David Powlison writes about Psalm 131 in Stress: Peace amid Pressure. The Christian Counseling and Education Foundation (CCEF) has a series of small booklets on various struggles in peoples lives (fear, depression, grief, single parenting, etc.) The one on stress (or find it here) had a striking contrast between what Psalm 131 says and the quietness of it versus a hypothetical "anti-psalm" and the noise of it. Is your life quiet or noisy? Does it look more like Psalm 131 or its opposite? Below are Psalm 131 (Powlison's translation) and his anti-Psalm 131.
Stressed? We need to live in Psalm 131 instead of where we often live: the anti-Psalm 131. You might also find some help in a post I wrote last year on the subject.
Silent No More
Please don't blame it on the internet.
Genesis 34:2-3 "And when Shechem the son of Hamor the Hivite, the prince of the land, saw her [Dinah], he seized her and lay with her and humiliated her. And his soul was drawn to Dinah the daughter of Jacob. He loved the young woman and spoke tenderly to her."
Genesis 39:6b-7 "Now Joseph was handsome in form and appearance. And after a time his master's wife cast her eyes on Joseph and said, 'Lie with me.'"
2 Samuel 11:2 "It happened, late one afternoon, when David arose from his couch and was walking on the roof of the king's house, that he saw from the roof a woman bathing; and the woman was very beautiful." You know the rest of that story, right?
Proverbs 5:20 "Why should you be intoxicated, my son, with a forbidden woman and embrace the bosom of an adulteress?"
Matthew 5:28 "But I say to you that everyone who looks at a woman with lustful intent has already committed adultery with her in his heart."
Matthew 15:19-20a "For out of the heart come evil thoughts, murder, adultery, sexual immorality, theft, false witness, slander. These are what defile a person."
These stories and warnings all precede the age of the internet by a few thousand years. Lust has been bubbling out the hearts of men and women long before lewd images and video became so easily accessible online. Has the internet made the problem worse? Sure. And that's why things like filters and accountability software (like the Covenant Eyes software running on this computer) are useful tools in the fight for purity. But lust didn't come from the internet and so neither will the ultimate solution for the battle against pornography and all sorts of other sexual vice come from filters and accountability software.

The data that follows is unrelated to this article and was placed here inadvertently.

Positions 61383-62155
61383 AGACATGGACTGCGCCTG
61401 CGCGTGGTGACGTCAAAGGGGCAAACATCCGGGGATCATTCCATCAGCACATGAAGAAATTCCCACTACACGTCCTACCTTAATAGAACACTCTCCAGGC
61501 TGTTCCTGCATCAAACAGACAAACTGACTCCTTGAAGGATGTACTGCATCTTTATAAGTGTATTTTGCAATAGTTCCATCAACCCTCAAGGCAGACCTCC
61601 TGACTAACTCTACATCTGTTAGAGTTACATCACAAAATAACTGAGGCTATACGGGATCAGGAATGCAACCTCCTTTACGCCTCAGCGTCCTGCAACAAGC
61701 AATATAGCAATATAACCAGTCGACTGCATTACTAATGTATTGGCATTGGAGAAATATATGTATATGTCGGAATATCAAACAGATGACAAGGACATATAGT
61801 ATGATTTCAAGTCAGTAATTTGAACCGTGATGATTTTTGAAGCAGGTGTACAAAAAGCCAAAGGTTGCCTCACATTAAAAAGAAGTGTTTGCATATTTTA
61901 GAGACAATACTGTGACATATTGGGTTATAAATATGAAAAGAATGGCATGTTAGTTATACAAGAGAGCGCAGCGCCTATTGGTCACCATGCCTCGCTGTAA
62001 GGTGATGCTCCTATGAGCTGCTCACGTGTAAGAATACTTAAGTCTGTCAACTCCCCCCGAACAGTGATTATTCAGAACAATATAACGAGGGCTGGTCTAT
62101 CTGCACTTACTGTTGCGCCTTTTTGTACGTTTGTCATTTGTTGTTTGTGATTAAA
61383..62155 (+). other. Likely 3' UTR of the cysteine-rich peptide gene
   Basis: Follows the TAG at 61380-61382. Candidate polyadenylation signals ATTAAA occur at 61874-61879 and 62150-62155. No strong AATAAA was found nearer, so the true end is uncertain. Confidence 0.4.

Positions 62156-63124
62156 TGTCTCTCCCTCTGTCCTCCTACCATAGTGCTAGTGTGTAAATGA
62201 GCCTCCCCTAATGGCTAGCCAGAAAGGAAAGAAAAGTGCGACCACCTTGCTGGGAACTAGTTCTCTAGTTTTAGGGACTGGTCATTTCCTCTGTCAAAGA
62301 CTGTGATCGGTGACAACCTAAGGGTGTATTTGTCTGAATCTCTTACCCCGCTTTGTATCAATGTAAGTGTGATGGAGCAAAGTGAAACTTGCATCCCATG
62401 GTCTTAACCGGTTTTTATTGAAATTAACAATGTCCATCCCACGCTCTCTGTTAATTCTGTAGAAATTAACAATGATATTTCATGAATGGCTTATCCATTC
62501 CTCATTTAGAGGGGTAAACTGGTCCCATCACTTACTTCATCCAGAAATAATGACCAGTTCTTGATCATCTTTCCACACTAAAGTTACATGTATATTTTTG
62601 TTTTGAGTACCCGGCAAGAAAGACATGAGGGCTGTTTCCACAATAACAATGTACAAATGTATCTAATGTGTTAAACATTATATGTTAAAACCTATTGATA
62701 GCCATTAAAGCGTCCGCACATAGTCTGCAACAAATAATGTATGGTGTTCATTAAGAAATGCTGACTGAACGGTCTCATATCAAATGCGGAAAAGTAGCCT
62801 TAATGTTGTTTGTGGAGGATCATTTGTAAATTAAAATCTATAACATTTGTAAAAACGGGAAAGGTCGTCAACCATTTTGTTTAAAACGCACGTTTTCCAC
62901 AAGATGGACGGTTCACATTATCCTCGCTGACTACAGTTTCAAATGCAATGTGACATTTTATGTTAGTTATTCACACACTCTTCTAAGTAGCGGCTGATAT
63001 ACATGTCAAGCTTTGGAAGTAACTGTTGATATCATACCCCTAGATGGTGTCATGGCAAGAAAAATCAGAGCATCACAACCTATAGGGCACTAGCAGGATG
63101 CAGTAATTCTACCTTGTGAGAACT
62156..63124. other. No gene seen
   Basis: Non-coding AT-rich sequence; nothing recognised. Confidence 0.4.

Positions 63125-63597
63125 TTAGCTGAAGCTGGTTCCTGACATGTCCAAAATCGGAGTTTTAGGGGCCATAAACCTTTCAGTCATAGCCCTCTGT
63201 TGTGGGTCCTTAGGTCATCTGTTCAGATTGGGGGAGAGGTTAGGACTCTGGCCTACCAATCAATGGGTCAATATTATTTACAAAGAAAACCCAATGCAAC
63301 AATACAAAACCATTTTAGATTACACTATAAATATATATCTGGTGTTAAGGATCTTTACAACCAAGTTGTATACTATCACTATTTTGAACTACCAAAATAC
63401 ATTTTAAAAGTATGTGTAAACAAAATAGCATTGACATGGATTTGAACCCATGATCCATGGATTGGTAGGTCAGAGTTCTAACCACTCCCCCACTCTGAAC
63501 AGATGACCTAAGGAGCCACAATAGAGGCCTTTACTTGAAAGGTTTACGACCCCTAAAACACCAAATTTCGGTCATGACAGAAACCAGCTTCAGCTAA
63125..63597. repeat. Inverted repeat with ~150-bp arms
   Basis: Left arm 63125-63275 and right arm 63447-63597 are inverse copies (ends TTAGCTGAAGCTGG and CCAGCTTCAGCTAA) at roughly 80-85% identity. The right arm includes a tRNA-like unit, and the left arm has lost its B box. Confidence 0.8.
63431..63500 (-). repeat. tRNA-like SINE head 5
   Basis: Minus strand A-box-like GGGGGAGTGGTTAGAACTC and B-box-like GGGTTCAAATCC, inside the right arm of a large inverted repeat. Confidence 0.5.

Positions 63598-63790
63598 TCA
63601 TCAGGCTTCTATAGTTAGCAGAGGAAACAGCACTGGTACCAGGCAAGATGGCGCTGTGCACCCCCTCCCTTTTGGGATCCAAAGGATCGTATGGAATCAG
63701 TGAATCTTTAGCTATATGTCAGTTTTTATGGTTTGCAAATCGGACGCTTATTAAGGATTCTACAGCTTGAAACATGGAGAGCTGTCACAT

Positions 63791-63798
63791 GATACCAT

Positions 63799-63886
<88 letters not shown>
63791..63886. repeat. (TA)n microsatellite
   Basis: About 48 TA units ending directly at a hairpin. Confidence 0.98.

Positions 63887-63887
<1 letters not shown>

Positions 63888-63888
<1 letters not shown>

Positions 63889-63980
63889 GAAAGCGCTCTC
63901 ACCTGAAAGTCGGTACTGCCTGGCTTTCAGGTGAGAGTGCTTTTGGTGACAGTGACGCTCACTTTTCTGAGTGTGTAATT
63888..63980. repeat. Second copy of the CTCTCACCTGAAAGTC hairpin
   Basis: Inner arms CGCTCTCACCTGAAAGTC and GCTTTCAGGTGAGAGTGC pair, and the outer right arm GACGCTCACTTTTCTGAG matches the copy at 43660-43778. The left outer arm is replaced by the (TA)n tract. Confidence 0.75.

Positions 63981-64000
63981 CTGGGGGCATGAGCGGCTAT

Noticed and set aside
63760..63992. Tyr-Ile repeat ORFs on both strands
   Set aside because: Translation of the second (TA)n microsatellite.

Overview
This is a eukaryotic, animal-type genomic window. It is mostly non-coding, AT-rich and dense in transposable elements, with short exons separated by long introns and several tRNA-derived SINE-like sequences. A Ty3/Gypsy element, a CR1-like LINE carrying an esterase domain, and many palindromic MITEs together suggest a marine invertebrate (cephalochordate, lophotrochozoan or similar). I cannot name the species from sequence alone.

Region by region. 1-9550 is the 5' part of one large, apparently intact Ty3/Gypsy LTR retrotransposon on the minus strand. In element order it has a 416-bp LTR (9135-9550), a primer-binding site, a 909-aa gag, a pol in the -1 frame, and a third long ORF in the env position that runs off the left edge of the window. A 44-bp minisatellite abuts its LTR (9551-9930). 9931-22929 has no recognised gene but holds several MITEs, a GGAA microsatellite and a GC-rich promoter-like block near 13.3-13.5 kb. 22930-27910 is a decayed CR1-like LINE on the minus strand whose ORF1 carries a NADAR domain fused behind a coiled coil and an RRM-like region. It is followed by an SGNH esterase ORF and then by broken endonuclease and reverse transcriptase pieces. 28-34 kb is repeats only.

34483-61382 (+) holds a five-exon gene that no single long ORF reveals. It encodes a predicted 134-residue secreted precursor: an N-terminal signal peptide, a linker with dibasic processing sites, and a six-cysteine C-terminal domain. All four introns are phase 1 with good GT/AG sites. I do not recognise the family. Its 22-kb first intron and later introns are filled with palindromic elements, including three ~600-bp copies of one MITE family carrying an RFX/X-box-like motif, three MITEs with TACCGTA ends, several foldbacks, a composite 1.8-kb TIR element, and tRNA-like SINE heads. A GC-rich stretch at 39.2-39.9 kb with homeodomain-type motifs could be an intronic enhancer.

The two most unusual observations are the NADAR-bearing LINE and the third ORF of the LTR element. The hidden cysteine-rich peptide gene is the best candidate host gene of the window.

I don't pretend to be able to give all the answers in a blog post. My primary aim here is to challenge parents to raise children prepared to live in a world designed to draw out and bring to expression the sexual immorality that is already at work in their hearts. Reading through What Every Man Wishes His Father Had Told Him by Byron Yawn motivated this post, and I am indebted to him for some of these thoughts. If what you read here interests you, get the book and read his chapters on sex and pornography.
You can put all the filters in the world on your computer; you can lock down your tv or throw it out with the trash and never rent another movie; you can homeschool your children so they'll never see or hear raunch in a locker room; you can shelter them in every conceivable way, but you can't get sin out of their heart. Only Jesus can do that. Even with the very best of sheltering, your children will eventually see a billboard driving down the road or a magazine at the grocery store or find a sister's undergarment in the laundry or wonder why mom's body is different than dad's or question why they are feeling unexplainable things in their body. So what to do? Here are a few suggestions for your children and yourself as you do battle with the sin that so easily entangles us.